Didn't people she never met run up to try
and own her tired shoulders, shouting Mary!
like they were calling on the mama of Jesus?

And everywhere she dared to step,
Detroit devilment bubbling beneath sequins
that can't help but pop under the pressure
black butts provide, every time she dropped
'round to paint the town brown, neon lights
slammed on, cameras clicked like air kisses,
and pretty soon somebody said Girl you know
you just gotta sing us something and even though
she didn't have to do a damned thing but be
black, have soul, and die, she'd puck those lips
just so, like she didn't know how damn electric
it all was, and every word landed torn and soft,
like a slap from somebody who loves you.


             For Gwendolyn Brooks 

Winter, with its numbing gusts and giddy twists of ice, 
is gone now. It's time for warmth again.
So where is Gwendolyn Brooks?
Its huge shoulders slumped, Chicago craves her hobble,
turns pissed and gray, undusts her name.

To know her,
you need to ride her city's wide watery hips,
you need to inhale an obscene sausage
smothered in gold slipping onions
while standing on a chaotic streetcross
where any jazz could be yours.
Walk the hurting fields of the West Side,
our slice of city burned to bones in '68: 

Goldblatt's, the colored Bloomingdale's, gone.

Lerners, where we learned pinafore, gone.

No more havens for layaway, no more places
to plop down a dollar a week for P.F. Flyers
or wool jumpers with seams glued shut.
The meat market with its bloody sawdust, torched,
its Jewish proprietors now crisping languid
under Florida sun. And flap-jowled Mayor Daley,
our big benevolent murderous daddy,
gifted us with high-rise castles crafted of dirty dollars,
battered cans of bumpy milk, free cheese.

To know Gwen, you need to know the Alex,
the only movie theater West, where frisky rats
big as toddlers poked slow noses into your popcorn,
then locked red round eyes on Cleopatra Jones
and sat, confident and transfixed.

After the movies and any street corner's friend lunch,
we'd head to "the store in back of that fat man's house"
to surrender hoarded quarters for the latest 45,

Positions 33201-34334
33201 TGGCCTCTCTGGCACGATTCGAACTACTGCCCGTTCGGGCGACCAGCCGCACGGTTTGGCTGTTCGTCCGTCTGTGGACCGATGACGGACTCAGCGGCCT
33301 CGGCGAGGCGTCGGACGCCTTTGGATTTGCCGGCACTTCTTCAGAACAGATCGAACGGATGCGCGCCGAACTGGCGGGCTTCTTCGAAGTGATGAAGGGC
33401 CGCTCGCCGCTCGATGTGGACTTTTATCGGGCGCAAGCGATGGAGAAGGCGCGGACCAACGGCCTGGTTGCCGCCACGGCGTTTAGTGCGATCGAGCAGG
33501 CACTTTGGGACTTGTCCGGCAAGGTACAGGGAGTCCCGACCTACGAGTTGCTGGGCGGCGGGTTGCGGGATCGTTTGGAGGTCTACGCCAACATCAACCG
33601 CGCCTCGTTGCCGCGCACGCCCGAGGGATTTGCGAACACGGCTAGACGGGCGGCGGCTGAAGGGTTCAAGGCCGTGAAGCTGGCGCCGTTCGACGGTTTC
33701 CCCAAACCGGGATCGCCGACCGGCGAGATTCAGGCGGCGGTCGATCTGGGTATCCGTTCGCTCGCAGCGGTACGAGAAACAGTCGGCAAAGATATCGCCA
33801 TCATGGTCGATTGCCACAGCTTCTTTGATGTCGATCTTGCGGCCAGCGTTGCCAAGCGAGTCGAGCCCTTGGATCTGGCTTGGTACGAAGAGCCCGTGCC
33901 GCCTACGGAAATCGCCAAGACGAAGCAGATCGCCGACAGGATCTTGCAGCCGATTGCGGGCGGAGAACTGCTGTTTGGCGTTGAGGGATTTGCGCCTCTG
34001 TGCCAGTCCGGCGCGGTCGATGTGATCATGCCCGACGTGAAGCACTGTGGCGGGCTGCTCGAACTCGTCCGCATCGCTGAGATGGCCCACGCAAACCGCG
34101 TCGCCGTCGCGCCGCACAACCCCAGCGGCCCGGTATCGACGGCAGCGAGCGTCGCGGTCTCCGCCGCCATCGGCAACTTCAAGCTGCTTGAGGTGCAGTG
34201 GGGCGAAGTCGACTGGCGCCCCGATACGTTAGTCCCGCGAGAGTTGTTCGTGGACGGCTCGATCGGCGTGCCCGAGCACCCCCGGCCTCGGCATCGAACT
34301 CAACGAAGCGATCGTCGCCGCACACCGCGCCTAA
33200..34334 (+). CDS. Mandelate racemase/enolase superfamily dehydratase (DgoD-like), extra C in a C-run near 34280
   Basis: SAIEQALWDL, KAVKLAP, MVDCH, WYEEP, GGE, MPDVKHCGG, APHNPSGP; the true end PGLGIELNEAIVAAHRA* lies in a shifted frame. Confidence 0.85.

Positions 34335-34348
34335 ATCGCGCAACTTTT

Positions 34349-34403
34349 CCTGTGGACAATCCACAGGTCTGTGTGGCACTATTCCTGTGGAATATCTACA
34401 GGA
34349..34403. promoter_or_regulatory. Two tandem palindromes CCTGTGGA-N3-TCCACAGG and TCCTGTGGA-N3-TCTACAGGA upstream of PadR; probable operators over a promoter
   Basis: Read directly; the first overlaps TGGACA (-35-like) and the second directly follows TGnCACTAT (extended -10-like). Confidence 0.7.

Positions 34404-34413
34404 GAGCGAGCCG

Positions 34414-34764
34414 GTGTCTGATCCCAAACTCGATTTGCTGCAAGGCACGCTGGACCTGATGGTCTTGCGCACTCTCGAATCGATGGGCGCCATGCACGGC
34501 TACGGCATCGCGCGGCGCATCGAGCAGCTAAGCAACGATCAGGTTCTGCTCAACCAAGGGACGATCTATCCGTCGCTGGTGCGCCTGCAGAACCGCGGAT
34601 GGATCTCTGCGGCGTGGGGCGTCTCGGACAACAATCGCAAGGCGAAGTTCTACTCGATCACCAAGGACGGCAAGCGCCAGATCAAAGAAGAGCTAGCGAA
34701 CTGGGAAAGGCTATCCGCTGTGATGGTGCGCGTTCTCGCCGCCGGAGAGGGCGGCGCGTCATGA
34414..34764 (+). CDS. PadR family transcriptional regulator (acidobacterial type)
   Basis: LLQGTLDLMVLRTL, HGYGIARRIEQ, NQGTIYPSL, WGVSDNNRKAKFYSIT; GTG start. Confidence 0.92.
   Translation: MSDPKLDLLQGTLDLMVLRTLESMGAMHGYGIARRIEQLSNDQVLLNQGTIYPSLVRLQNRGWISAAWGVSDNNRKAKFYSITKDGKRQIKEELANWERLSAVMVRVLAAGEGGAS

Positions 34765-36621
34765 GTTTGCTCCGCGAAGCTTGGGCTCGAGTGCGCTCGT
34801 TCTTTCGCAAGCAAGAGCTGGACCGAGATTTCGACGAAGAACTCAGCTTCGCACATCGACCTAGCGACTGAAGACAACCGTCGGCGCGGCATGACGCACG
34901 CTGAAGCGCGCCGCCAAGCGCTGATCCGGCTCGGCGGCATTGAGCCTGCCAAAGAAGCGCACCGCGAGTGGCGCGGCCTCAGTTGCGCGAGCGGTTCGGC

stripped licorice in black or red,
pork rinds, Boston Baked Beans,
or fat sour pickles floating in a jar in the corner.
The fat man's wife, Miss Caroline,
plunged her hammy forearm into the brine,
pulled out the exact pickle you pointed to
and shoved it deep into a single-ply paper bag.
Only the truly Negro would then poke
a peppermint stick down the center of that pickle
and slurp the dizzy of salt and sugar.
We gnawed rock-stiff candy dots off paper columns,
suffered Lemonheads and Red Hots,
pushed neon sweatsocks down on Vaselined calves,
and my Lord, we learned to switch. For a dime,
the fat man would warm up the record player,
click reject and give us a hit of Ms. Fontella Bass's
heartbroke heart clamoring the rescue
or Ruby Andrews steady wailing in a woman way.

There were so many millions of each one of us,
ashy goddesses walking the wild West,
strutting past sloped storefronts where brown meat
and hog heads crowded the windows,
past shuttered groceries, and gas stations
with pump boys eyeing our new undulating asses,
past fashion palaces where almost no money
satisfied our yearning for hollow glamour
with cheap threads already unraveling.

Observe the kick-ass angle of our crowns.
Chicago girls just keep coming back.
They don't hear you,
they don't see you,
they ain't never really needed you.
They got the Holy Ghost and Garfield Park,
on one city block, they got a hundred ways to buy chicken,
they jump rope nasty and barefoot in the dirt,
they got the ooh achie koo,
the pink plastic clothesline underhand,
they got the slip bone. They got the Gwen in them.

Any jazz could be ours, and her jazz was.
Unflinching in riotous headwrap
and thick, two-shades-too stockings,
she penned the soundtrack of we because she knew,
because she was skinny early church and not bending,
because no man could ever hold her the way hurt did,
because she could peer at you over those Coke-bottle specs,
fast gal, and turn the sorry sight of you into her next poem.

Each year she stays gone, we colored girls aimlessly bop
and search dangerous places for music.
Chicago bows its huge head, grudgingly accepts spring.

God, if there is a You, there must surely still be a her.
Stop the relentless seasons. Show us Your face,
explain Your skewered timing.
Your wacky choice of angels. 


Patricia Smith
Shoulda Been Jimi Savannah
(Coffee House Press, 2012)